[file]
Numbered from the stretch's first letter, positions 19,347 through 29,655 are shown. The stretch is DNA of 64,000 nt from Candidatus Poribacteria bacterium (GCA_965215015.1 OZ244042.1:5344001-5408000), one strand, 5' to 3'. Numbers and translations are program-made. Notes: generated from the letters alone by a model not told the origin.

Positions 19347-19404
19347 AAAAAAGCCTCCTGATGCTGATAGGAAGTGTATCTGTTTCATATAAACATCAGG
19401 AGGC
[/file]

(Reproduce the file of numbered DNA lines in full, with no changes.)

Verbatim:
Numbered from the stretch's first letter, positions 19,347 through 29,655 are shown. The stretch is DNA of 64,000 nt from Candidatus Poribacteria bacterium (GCA_965215015.1 OZ244042.1:5344001-5408000), one strand, 5' to 3'. Numbers and translations are program-made. Notes: generated from the letters alone by a model not told the origin.

Positions 19347-19404
19347 AAAAAAGCCTCCTGATGCTGATAGGAAGTGTATCTGTTTCATATAAACATCAGG
19401 AGGC